While I believe responsibility for the establishment and maintenance of a unified comprehensive system of social insurance should be centralized in the Federal Government, I believe that the actual administration of the system should be highly decentralized with representative advisory committees and appeals councils in the several States.
The cost of providing this basic security would not be excessive. If the cost were shared equally by employers and employees, contributions at the rate of 5 or 6 percent each would be sufficient for a long time to come. In my opinion such a plan would provide a maximum degree of protection to the people of this country at a minimum cost which could easily be borne because it would be spread evenly."
At first he was cautious in pursuit of this vision. In his first public pronouncement after becoming Board Chairman, he would only say that the Board was "studying" the question of expansion of the program.
"No one realizes more clearly than the Social Security Board that possible amendments now under consideration represent only the first beginnings in a long slow process of growth and development. . . There is no responsibility which it takes more seriously than the duty, placed upon it by the act itself, of studying and making recommendations to Congress, not only within the scope of the present act, but also in the whole field of social security legislation. Because it . . . believes profoundly that no program of social legislation is ever complete or final--that, indeed, in social legislation to "finish" would be to fail --the Board has no sense of apology either for the Social Security Act in its present form or for the admission that it is open to amendment."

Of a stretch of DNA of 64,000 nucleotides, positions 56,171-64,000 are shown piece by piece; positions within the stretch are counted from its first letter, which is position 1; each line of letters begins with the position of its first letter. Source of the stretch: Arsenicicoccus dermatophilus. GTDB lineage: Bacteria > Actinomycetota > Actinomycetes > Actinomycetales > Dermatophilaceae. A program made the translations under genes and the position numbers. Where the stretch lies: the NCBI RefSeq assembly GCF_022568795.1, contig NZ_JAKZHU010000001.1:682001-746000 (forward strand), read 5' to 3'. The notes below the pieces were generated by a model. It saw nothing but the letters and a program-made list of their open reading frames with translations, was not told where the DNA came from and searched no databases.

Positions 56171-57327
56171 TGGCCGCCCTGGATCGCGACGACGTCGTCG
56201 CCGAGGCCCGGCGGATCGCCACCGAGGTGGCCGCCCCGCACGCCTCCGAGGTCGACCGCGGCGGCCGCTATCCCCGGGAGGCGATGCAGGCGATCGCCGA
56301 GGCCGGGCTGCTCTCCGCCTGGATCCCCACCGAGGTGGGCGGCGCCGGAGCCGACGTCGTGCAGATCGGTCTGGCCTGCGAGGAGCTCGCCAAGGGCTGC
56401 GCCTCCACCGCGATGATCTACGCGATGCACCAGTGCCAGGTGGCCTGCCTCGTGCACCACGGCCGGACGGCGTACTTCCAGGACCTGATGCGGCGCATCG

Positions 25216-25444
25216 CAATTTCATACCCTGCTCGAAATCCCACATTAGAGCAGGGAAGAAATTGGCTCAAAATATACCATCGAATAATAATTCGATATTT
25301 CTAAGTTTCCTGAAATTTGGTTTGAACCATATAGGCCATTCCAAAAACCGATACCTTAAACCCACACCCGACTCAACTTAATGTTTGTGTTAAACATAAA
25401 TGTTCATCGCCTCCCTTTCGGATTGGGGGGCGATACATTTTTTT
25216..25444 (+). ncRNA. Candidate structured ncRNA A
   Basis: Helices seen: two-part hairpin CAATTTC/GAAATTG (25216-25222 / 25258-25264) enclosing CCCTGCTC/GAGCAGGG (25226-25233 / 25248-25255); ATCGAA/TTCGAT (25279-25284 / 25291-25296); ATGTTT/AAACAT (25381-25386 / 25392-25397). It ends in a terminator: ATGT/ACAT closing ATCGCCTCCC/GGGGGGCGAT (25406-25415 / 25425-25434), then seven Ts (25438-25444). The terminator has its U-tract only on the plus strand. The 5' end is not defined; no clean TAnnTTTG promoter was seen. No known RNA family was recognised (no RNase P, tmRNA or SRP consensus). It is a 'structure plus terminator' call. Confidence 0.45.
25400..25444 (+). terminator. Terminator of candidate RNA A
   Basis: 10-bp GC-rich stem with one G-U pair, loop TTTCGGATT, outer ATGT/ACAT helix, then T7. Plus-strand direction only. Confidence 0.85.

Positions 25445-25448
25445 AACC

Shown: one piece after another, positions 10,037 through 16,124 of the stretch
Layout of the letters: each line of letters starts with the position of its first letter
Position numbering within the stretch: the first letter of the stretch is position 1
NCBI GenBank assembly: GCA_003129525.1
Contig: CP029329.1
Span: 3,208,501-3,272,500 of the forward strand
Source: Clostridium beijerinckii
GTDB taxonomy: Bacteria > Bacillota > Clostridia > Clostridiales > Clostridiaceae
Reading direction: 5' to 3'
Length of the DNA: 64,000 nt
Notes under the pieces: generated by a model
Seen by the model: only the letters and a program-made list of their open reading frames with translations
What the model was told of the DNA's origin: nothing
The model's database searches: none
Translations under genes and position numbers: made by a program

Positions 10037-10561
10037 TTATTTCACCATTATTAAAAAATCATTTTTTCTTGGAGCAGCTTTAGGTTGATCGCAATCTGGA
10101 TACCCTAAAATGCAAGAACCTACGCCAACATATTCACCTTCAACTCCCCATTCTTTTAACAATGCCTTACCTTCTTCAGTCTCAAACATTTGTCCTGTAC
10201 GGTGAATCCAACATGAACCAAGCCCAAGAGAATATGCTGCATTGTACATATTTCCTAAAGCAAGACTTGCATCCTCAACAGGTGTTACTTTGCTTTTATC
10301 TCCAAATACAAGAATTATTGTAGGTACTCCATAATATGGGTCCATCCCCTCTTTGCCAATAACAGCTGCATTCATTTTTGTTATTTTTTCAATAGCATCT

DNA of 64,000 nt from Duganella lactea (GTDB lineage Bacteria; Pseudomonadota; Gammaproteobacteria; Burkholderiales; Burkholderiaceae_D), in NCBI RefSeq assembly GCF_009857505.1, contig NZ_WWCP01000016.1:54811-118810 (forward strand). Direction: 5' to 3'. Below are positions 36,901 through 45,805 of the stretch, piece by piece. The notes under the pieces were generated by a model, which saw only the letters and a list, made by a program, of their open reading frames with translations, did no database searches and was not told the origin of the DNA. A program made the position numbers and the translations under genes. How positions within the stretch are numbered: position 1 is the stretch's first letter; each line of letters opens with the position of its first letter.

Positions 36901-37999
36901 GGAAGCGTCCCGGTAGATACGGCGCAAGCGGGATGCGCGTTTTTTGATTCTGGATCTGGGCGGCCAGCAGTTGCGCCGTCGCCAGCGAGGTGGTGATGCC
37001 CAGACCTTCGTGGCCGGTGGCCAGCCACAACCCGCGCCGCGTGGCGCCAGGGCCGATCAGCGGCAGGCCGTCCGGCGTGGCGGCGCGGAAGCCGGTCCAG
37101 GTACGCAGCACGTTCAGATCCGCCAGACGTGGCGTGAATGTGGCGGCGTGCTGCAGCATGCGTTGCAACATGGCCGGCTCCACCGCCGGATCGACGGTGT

It was not until the summer of 1938 that he ventured for the first time to actually identify the specific shortcomings of the Act and the kinds of Amendments he had in mind, suggesting: survivors benefits, universal coverage, accelerated monthly benefits, and some acknowledgement of the need for disability and health coverage. This was, by no coincidence, the agenda he was pushing with the 1937-1938 Advisory Council.